San Franciscans were so excited, Hitz writes in her book, that people rowed out in small boats to be the first to sample the fine French goods. Thus the City of Paris Dry Goods Co. became one of the first big stores to open in Union Square. It reopened after the 1906 earthquake in an ornate Beaux-Arts building at Geary and Stockton streets designed in part by architects Arthur Brown and John Bakewall (designers of the War Memorial Opera House and the Veterans Building) that had a four-story rotunda topped with a stained-glass domed skylight. A 70-foot Eiffel Tower famously stood atop the store.  

Two workers in front of a tall Christmas tree.
Workers on scaffolding put the finishing touches on the huge Christmas tree in San Francisco's City of Paris on Nov. 22, 1970. The tree would appear as if by magic on the Monday after Thanksgiving. | Source: San Francisco Chronicle/Hearst Newspapers via Getty Images

That was the setting for a tradition that would endure until the store closed in the 1970s. City of Paris’s 35-foot Christmas tree—a Douglas fir crowned with a giant star that was trucked in from the northern reaches of the state—appeared “as if by magic” on the Monday morning after Thanksgiving.

“Traffic would be stopped on Geary as the tree was carried, wrapped tightly in burlap, into the store,” wrote Hitz, and a crew worked through the weekend decorating it with more than 5,000 glass balls, 800 yards of tinsel and countless packages of silver “rain” along with snowmen, candy canes and toys. The workers made a party out of decorating the tree, according to former employee Ken Strurmer, who told KQED that “by one in the morning, everybody was either drunk or stoned.”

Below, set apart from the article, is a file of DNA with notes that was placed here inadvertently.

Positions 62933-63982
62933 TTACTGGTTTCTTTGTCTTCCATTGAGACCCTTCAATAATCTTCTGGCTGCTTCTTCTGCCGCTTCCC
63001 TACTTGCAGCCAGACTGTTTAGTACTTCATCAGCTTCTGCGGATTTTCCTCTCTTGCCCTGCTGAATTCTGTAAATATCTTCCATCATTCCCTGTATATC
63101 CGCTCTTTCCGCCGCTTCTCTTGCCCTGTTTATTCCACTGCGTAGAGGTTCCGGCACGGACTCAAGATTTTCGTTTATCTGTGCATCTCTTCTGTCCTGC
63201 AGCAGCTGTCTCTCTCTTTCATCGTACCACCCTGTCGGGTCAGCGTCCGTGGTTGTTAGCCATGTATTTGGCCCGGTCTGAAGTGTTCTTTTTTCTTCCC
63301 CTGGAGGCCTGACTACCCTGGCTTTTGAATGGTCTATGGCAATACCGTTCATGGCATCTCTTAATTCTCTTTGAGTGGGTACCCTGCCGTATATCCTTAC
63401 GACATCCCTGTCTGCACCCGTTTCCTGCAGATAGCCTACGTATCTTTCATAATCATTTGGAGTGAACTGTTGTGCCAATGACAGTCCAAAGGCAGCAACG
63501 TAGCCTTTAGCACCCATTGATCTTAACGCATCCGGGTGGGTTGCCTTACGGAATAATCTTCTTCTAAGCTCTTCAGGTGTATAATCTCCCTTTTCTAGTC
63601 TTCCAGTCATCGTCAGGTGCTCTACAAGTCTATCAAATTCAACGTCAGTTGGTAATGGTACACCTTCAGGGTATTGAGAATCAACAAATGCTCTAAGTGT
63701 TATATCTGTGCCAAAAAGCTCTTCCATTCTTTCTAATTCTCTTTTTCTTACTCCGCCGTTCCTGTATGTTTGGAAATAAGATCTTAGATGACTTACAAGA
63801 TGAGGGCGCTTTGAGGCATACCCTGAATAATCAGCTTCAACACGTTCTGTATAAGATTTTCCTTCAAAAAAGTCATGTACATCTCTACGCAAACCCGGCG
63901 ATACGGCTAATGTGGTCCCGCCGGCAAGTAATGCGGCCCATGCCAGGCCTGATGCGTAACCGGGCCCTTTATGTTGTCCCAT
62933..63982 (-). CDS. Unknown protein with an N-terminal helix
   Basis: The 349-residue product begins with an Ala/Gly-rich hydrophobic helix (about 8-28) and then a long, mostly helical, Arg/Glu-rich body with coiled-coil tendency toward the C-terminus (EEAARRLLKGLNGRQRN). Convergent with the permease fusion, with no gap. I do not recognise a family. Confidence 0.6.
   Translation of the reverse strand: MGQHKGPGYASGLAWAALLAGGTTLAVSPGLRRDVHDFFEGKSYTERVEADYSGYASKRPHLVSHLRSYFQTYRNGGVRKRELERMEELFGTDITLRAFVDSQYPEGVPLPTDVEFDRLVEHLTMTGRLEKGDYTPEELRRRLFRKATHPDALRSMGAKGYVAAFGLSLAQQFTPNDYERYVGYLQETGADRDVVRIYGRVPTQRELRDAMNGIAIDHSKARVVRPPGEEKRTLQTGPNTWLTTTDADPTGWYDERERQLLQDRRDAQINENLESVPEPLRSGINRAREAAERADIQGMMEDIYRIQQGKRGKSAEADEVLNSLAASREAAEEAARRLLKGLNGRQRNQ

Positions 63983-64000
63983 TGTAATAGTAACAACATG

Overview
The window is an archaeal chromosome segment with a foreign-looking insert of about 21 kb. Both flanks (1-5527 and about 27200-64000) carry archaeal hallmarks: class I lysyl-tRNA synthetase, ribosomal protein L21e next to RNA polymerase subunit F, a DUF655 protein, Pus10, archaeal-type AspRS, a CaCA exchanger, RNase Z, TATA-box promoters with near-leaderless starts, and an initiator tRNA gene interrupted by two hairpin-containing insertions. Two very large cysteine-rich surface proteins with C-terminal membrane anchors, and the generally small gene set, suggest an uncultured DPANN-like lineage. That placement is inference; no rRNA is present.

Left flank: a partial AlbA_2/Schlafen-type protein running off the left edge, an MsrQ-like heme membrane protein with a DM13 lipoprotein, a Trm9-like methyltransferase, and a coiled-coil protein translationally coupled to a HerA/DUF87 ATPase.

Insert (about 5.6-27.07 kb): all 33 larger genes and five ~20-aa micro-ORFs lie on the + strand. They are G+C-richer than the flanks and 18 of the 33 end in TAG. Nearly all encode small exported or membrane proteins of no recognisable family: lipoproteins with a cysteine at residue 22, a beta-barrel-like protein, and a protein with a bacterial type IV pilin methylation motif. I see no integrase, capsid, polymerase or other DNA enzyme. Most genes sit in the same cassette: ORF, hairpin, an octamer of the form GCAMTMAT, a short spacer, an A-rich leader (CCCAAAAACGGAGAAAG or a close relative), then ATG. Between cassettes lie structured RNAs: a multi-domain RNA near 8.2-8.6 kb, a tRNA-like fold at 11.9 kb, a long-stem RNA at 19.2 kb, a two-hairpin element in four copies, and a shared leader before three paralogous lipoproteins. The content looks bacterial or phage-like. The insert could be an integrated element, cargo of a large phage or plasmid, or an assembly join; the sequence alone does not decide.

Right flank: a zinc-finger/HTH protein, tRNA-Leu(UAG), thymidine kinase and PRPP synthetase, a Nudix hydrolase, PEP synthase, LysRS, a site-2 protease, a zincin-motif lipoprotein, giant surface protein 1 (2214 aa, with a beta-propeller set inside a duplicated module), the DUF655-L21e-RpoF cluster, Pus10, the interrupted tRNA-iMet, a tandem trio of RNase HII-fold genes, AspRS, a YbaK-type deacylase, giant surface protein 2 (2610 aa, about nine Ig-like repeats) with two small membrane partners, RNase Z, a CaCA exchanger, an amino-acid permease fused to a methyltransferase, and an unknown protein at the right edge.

In 1922, the store decided to skip the tree, importing performing bears and movie stars from France instead. The Chronicle reported that “San Franciscans revolted in a storm of protests by letter and phone.” 

City of Paris gradually befell hard times, as women entered the workforce and global chains and discount retailers replaced the leisurely shopping experience of the grand old department stores. A years-long preservation battle followed the closure of City of Paris in 1972. Eventually, despite widespread public objection, the store was torn down in 1981 to make way for Texas-based retail chain Neiman Marcus, whose lawyer was future mayor Willie Brown. 

The retailer kept the rotunda and pledged to preserve the tradition of the Christmas tree, but it “never seemed to get the tree part right,” wrote Peter Hartlaub of The Chronicle. “They started with a fake tree filled with bearded old men that frightened children, before moving on to modern Duran Duran-looking decorations later in the 1980s.”

Santa Claus is Coming to Town

If you grew up in the Bay Area before the 1990s, chances are you remember the Big E, as the Emporium was known in its last decades.